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According to the article, “Arranging a Marriage in India,” written by Serena Nanda, almost all marraiges in India are arranged. The bride and groom might engage in a brief conversation before marrying, but most of the time, the bride and groom do not meet each other until their marriage. In fact, dating or interacting with the opposite sex is inexistent in India. Nanda, an American, believed that arranged marriages are wrong. However, her young, educated Indian informant believes that it is perfectly right that her Indian parents would choose her husband for her. Nanda’s informant thinks that she is too inexperienced to choose the right husband and thinks that without the stress and pressure on herself in searching the right husband she can enjoy life better. However, despite those reasons, Nanda was not convinced that arranged marriages were good not only for her informant, but for anyone. Nanda asked her informant that how could she like a man that she did not know personally or did not like. Her informant replied that she would like man if he was good. Even though an American would find arranged marriages as “wrong” and “weird,” according to the article, in India, arranged marriages are kind of “necessary” in the sense that every important resource (examples include job, house, social life) are gained through family connections.
Six years after working with this particular informant, Nanda went to Bombay, a modern city in India. There she examined the arranged marriage process for one of her friend’s son. It seemed to Nanda that family reputation was the most important along with the potential bride/groom’s looks and character was deemed as just important when arranging marriages. Nanda’s friend also did not want girls who were too independent to marry her son, because girls who were too independent would not be suitable to live with a joint family. Nanda’s friend’s anxiety is not too excessive though. After all, in India, if a family chooses a wrong wife for their son, not only would it be bad for the son’s wife and the son, but it would also ruin the family’s reputation. Divorce is also highly uncommon and looked down upon. However, luckily, Nanda was able to find a perfect match for her friend’s son. The match was a fashion designer who lived in the countryside and dreamed of going to kicking off her fashion career in a modern city like Bombay.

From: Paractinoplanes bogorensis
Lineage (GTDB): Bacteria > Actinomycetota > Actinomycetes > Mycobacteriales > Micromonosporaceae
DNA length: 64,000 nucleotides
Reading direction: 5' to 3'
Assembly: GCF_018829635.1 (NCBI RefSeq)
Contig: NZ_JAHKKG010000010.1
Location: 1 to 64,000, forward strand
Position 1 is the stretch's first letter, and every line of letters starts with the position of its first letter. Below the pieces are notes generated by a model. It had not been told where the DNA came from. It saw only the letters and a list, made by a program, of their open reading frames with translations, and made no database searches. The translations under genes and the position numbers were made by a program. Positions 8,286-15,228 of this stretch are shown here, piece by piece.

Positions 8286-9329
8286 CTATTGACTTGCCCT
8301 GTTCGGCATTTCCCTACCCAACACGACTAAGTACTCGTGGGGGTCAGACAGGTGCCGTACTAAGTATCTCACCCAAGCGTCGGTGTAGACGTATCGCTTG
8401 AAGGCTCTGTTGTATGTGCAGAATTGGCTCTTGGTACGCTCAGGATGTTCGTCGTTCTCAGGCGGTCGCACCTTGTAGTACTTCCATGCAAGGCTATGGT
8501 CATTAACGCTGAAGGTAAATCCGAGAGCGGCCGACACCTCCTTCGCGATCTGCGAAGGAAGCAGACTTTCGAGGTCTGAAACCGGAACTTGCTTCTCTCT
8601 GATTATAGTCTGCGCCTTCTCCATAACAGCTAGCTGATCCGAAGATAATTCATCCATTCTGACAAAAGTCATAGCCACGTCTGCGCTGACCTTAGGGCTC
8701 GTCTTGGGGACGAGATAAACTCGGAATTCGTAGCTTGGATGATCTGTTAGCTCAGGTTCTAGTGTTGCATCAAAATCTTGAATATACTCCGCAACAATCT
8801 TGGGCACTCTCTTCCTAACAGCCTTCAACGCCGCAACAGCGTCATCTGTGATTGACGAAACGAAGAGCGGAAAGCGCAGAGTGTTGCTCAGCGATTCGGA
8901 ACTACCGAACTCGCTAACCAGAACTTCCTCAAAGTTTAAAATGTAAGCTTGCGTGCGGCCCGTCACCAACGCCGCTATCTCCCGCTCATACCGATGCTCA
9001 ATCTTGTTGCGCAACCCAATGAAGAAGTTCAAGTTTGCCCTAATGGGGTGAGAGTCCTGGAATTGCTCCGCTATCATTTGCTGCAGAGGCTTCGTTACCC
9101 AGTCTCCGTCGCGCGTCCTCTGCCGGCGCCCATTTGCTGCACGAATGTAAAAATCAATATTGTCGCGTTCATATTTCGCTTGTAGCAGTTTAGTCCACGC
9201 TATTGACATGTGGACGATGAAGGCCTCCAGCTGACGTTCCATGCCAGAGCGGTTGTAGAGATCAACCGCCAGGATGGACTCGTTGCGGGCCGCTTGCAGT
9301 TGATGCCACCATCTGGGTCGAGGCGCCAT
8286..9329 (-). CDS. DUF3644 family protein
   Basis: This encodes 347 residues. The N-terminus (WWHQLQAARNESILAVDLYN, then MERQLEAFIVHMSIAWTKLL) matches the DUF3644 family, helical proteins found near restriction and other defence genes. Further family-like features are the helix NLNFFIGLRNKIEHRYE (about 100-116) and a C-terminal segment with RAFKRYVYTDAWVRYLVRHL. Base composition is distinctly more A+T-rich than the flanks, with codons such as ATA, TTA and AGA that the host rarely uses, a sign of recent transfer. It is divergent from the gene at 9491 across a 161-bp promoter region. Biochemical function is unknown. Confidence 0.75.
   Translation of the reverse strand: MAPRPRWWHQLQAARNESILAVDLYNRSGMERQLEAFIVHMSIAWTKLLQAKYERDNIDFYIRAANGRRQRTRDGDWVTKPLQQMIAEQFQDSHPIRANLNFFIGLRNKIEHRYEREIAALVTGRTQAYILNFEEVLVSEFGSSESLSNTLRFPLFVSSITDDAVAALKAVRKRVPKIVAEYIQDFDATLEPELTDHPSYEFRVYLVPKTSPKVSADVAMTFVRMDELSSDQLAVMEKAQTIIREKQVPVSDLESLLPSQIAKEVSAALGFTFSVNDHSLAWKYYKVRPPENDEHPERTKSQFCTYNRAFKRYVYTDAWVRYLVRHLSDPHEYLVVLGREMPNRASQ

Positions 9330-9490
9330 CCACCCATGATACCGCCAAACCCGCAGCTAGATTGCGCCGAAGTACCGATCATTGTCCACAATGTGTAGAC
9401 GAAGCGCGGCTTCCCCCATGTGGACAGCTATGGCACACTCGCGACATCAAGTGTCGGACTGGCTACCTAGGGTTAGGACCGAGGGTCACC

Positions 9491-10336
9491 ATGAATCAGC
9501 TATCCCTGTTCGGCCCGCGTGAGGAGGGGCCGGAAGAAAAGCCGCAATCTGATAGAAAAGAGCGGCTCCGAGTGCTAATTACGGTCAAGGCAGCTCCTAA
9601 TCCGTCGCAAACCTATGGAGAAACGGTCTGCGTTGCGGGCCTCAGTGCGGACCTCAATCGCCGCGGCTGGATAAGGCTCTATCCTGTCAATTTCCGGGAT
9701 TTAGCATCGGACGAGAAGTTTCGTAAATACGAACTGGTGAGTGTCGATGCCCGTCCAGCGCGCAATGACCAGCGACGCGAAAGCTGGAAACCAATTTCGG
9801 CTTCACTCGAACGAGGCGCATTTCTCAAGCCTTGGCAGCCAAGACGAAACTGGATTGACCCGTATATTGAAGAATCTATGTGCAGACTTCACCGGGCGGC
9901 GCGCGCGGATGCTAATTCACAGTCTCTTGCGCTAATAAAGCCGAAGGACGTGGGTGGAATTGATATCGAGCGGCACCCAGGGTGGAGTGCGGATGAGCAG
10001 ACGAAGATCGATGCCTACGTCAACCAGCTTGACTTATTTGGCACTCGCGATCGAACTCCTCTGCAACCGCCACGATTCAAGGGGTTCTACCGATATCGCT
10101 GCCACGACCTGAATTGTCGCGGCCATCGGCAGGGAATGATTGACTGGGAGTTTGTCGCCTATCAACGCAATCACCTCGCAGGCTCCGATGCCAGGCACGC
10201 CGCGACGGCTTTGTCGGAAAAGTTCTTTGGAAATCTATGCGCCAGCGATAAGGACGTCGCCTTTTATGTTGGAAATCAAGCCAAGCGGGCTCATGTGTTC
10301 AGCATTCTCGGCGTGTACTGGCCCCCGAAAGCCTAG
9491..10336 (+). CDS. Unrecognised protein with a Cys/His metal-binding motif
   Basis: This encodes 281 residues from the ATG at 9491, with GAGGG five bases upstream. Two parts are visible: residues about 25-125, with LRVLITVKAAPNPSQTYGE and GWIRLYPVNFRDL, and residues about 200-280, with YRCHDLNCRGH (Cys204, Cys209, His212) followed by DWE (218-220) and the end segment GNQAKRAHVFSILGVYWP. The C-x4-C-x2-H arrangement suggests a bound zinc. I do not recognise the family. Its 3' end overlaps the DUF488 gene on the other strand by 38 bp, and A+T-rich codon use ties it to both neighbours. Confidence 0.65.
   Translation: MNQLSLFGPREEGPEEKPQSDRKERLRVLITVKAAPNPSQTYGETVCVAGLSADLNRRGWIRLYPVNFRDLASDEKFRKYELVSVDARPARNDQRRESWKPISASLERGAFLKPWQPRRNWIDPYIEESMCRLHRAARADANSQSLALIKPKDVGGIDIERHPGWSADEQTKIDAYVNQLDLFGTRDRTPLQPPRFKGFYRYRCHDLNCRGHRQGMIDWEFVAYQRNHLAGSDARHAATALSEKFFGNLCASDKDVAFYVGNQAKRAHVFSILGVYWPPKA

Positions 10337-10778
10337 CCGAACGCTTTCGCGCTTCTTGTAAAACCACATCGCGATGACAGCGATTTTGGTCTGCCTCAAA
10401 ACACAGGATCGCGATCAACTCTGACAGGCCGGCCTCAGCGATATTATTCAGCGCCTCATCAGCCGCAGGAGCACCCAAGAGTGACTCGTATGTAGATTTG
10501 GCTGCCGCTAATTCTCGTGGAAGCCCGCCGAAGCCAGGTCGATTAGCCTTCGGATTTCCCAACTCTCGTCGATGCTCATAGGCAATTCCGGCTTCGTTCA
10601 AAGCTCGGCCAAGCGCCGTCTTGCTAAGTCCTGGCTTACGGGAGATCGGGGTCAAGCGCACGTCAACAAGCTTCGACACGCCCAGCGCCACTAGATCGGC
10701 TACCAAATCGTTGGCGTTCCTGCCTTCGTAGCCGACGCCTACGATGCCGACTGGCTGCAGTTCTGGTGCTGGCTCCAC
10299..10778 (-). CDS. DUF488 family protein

This will sound every ethnocentric, but I have no problem with arranged marriages, because I grew up with this mentality, because arranged marriages are very common in my Vietnamese culture. However, I think that the informants in the article were very judgmental. I did not think it was right or nice for the Nanda’s friend to reject a girl for being “fat” and for “wearing glasses.” I also did not like that the family did not like the very educated girl because she was too “independent.” I think that a girl too independent would prose a problem for a joint family, but I also think that a married couple should be able to live alone. But Indian culture might ay otherwise.
I was also shocked when Nanda stated that in India, a boy who worked for the military was looked down upon and probably would have a harder time finding a wife. Even though that is somewhat true in the United States, I think the military in the US is overall respected and a boy in the army would almost have an equal chance of finding a wife as a boy that was not in the army. Even though I liked this article, it never really explained whether or not arranged marriages are usually successfully. I wondered whether divorces rarely occur in India because Indian couples fear ridicule if they divorce or since arranged marriages really do work.
As mentioned in Ember and Ember and the article, the purpose of arranged marriages is to form new social and economic ties and are usually not developed through romantic love. Similar to the article, Ember and Ember states that parents usually select a bride/groom that is in the same caste or social class. Unlike the Ember and Ember, the article seems to note that the arranged marriages, at least in India, did not including dating or meeting with the marriage partner until the wedding itself. Ember and Ember states the dating is becoming more common in “arranged marriages,” but Ember and Ember is around eleven years younger than the article.
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